“That’s okay, right? We have plenty of SBC 400s around, don’t we?” 
  Monte Carlo enthusiasts prevailed that year. What they didn’t pay — in attention to the oil embargo — they paid at the pump. Chevrolet enjoyed record sales of the beautiful Monte Carlo despite rising gas prices.

This 1974 Chevy Monte Carlo was registered last year. It was a crime for it to land at the scrap yard.
This 1974 Chevy Monte Carlo was registered last year. It was a crime for it to land at the scrap yard.

Not rusty, vinyl top removed
  This car was equipped with a vinyl top but it didn’t have the detrimental rust effect those tops usually bring. I venture to guess this car was kept inside most of its life. I failed to check the paint codes. I guess I didn’t want to know. I bet it rolled out of the dealership with Chevrolet’s famed Rally wheels, though not on the car now. 
  Talk about falling into the wrong hands. This car would be an heirloom in my family. We don’t engage in this blasphemy. Sure, it was beat up a bit but I think that damage was done after landing in this graveyard of cars.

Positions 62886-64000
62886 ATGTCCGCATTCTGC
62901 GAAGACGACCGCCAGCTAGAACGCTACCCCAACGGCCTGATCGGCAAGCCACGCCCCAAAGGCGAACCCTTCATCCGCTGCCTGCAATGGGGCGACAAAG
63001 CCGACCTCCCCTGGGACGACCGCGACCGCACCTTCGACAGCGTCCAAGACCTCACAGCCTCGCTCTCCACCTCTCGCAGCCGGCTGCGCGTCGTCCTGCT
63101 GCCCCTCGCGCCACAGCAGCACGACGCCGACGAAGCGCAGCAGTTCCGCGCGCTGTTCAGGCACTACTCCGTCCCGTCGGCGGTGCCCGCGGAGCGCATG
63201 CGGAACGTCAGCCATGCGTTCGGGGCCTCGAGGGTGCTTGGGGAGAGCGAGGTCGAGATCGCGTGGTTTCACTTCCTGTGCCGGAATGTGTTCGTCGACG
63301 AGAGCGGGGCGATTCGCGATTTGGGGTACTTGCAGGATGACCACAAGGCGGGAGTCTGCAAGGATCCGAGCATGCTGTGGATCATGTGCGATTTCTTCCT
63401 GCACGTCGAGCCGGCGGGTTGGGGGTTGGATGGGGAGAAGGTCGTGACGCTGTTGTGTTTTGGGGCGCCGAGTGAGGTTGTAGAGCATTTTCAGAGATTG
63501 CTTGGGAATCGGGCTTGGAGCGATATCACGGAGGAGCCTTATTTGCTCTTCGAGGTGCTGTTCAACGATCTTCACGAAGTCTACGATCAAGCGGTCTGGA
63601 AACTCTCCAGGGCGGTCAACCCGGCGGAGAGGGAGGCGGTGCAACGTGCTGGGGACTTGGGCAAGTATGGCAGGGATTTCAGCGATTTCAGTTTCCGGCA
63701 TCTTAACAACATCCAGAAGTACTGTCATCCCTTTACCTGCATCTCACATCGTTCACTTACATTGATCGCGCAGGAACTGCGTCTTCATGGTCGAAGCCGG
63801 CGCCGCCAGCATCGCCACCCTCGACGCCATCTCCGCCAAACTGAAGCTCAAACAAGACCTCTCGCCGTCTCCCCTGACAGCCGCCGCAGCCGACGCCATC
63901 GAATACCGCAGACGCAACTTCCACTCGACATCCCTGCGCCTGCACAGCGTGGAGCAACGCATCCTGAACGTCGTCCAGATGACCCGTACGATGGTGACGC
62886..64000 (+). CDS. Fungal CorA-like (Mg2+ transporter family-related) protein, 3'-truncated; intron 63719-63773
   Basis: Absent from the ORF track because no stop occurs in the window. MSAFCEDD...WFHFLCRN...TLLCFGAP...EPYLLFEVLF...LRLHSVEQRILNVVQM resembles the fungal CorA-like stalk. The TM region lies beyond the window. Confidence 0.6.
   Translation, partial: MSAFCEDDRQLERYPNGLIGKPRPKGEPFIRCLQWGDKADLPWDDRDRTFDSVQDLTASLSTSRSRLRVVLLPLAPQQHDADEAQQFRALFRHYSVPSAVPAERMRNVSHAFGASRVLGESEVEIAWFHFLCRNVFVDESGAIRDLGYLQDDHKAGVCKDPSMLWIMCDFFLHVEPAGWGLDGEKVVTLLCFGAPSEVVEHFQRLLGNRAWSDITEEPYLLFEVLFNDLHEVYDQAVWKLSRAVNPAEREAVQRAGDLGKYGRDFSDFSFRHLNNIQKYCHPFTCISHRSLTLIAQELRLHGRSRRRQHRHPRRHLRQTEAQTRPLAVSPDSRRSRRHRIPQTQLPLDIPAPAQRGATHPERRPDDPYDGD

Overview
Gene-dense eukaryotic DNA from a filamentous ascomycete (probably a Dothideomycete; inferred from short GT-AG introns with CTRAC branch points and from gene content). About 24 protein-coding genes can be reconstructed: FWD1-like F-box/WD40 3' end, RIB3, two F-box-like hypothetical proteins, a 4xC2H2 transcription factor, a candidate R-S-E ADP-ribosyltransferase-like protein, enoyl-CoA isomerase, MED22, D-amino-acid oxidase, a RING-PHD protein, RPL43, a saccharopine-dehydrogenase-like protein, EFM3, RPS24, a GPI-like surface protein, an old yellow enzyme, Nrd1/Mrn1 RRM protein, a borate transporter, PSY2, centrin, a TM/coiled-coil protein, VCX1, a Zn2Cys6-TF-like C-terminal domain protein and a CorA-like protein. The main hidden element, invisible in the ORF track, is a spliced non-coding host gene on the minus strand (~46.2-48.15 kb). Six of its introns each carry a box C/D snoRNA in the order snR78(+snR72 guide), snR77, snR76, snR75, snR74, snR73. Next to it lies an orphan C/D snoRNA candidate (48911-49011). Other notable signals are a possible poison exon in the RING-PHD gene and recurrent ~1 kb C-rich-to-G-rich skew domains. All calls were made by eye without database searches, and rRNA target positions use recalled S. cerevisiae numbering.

1974 Chevy Monte Carlo has a clean design, wide-mouth grill with 66 squares above the bumper.
1974 Chevy Monte Carlo has a clean design, wide-mouth grill with 66 squares above the bumper. 

Ron’s Monte Carlo Trivial Factoid
  You can tell the ’74 Montes from the ’75s by the grill. The Monte Carlo emblem was located in the grill on the ’75’s, and located above the grill, like this example from ’74. This grill was in great shape, by the way, as it should be. The car was registered up until last year
  I really doubt the crusher guy cares much about the grill in the ’74 models.

Scrap yard monsters waiting to devour this 1974 Chevy Monte Carlo.
Scrap yard monsters waiting to devour this 1974 Chevy Monte Carlo.

Don’t look!
  Although I took this picture, I hate it. See the big evil crane thing in the back ground? 
  “Let go of my Monte Carlo, you cannibals!” I screamed in my mind. As if it wasn’t troubled enough. Madness, I say.
  Do what you have to do, to not let this happen. Encourage those inclined to scrap an American classic to post an ad. Let a Junkyard Lifer know. Let someone know. This is a waste of a once-great car. 
  It hurts to be us sometimes.

Ron Kidd
— Junkyard Life

Know a junkyard that we need to visit? Got a car story?  
Send emails to Ron at or Jody at